Media Reporting on Palin's LGBT Record Misses the Mark

September 23, 2008
Despite Vice Presidential candidate Sarah Palin's clearly stated opposition to providing spousal benefits to same-sex couples, mainstream news media have been reporting her 2006 veto of such a bill as a sign of her support for LGBT people. The Associated Press, in an August 29th article, wrote:
She brings a strong anti-abortion stance to the ticket and opposes gay marriage—constitutionally banned in Alaska before her time—but exercised a veto that essentially granted benefits to gay state employees and their partners.
The article makes no mention of the veto being exercised due to the law being unconstitutional, nor does it reference any of Palin's statements against offering benefits to same-sex couples.

Governor Sarah Palin (R-AK)

Media Matters for America, a progressive media watchdog group, has been calling attention to those media outlets (such as the Associated Press, Las Vegas and McClatchy NewsSource) that have been making inaccurate assertions about Palin's record on LGBT issues. They note that while Palin did in fact veto a bill in 2006 that would have prohibited the state from providing spousal benefits to gay couples:
"[S]he stated that she did so because the Alaska attorney general had advised her that the bill was unconstitutional, not because she supported spousal benefits for same-sex couples. She has also reportedly said that she would support a ballot question banning benefits for same-sex couples."
Palin made her opposition to extending the benefits to same-sex couples evident on a number of occasions. According to Media Matters, when she vetoed the bill and ensured that same-sex couples would receive benefits, her office issued a statement expressing her personal opposition to it:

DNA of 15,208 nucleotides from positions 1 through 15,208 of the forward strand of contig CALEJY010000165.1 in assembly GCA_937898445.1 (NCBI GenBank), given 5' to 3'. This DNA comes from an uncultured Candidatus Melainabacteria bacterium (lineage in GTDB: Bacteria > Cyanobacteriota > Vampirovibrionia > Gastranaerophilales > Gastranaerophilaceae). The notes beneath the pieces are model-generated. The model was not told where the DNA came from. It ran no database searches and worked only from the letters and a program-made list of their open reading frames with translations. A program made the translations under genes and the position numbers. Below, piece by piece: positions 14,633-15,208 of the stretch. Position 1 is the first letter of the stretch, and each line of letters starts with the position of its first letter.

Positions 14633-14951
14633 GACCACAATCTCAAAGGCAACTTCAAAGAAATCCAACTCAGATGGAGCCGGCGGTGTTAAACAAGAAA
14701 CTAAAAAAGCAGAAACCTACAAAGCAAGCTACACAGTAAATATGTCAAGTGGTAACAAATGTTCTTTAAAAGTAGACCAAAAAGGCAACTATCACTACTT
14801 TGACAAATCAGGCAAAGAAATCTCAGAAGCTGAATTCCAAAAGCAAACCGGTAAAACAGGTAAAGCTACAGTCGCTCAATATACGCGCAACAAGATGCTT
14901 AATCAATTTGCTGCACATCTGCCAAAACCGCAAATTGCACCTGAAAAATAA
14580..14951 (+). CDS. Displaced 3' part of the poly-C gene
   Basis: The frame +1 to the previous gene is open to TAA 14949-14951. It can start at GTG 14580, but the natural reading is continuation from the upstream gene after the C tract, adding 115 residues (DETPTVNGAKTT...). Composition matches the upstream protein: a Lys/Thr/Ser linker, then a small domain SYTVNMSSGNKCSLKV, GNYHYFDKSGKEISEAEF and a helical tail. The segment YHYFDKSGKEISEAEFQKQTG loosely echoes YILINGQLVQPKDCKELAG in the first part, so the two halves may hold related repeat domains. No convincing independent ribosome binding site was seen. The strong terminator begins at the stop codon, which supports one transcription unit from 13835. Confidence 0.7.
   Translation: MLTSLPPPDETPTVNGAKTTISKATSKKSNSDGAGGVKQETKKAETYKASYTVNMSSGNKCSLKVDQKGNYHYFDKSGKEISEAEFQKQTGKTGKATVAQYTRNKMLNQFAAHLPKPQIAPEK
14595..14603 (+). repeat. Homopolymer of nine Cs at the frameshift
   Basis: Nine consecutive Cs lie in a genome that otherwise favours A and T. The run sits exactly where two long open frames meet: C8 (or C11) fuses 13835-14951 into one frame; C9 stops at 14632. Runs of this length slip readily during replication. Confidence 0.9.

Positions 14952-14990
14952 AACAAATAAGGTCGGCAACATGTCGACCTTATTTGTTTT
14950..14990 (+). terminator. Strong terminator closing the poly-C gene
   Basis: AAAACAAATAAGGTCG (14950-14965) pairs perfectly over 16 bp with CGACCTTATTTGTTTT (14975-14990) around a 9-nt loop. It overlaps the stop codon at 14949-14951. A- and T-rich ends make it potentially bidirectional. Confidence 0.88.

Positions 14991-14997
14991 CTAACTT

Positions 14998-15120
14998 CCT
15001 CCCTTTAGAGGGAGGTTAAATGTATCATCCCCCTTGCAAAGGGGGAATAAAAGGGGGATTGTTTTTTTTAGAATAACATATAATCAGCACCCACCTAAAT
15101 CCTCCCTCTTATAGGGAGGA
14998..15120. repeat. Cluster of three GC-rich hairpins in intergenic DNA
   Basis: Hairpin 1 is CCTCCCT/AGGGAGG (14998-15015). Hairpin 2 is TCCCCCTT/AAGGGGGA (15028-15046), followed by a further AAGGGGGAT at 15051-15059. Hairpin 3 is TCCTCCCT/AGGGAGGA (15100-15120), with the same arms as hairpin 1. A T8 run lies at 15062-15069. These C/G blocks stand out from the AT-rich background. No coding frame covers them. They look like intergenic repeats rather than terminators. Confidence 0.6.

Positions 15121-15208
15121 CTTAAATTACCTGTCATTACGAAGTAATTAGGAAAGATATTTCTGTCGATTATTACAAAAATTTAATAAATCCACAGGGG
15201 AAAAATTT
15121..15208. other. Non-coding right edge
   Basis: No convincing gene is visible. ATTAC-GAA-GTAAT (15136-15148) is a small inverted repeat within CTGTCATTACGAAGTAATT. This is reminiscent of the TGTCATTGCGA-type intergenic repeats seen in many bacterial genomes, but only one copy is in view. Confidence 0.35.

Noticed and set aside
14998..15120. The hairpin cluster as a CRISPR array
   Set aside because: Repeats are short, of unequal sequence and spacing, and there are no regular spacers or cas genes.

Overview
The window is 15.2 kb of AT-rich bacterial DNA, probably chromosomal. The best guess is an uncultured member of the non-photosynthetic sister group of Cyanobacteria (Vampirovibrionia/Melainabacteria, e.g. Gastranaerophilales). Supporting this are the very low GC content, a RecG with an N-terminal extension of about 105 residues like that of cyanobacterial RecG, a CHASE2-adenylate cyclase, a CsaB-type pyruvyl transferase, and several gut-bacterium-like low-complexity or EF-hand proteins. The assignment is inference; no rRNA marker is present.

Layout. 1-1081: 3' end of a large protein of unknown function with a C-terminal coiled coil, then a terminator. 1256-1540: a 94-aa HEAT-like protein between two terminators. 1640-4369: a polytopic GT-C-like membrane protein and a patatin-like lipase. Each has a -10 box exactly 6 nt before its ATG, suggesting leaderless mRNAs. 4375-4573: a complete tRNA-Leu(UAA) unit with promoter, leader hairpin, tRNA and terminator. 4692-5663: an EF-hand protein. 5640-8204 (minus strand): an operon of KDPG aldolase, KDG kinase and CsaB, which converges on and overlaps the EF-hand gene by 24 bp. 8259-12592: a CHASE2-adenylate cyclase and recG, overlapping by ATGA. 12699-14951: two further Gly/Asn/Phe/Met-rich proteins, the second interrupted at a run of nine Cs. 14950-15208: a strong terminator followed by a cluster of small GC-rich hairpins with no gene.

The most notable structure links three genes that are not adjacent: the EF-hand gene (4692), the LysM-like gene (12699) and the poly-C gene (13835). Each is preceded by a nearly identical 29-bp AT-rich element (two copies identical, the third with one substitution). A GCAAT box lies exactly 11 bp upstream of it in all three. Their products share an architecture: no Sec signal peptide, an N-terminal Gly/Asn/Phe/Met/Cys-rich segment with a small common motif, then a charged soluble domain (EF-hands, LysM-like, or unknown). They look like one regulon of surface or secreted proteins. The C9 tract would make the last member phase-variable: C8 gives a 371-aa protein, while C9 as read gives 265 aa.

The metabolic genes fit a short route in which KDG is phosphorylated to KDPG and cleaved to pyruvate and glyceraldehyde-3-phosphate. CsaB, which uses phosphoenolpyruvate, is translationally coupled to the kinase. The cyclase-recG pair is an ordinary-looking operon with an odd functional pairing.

The Governor’s veto does not signal any change or modification to her disagreement with the action and order by the Alaska Supreme Court. It is the Governor’s intention to work with the legislature and to give the people of Alaska an opportunity to express their wishes and intentions whether these benefits should continue.
Additionally, they note that in a 2006 questionnaire issued to Alaska's gubernatorial candidates, Palin again stated her opposition to offering spousal benefits to same-sex couples, and expressed her opposition to marriage equality, stating that if elected one of her top priorities would be:
Preserving the definition of “marriage” as defined in our constitution.
More recently, some media outlets have given attention to other allegations about Palin's anti-LGBT connections, including her church, the Wasilla Assembly of God, sponsoring an ex-gay conference and stories that indicate Palin asked if she had the authority as Mayor to ban books from Wasilla's public library, including the book "Pastor, I am Gay." Media have a responsibility to report on how the candidates have addressed a broad range of issues, including those that affect the LGBT community.  GLAAD will continue to keep a close eye on media coverage leading up to the election, and keep you informed about how they frame our issues.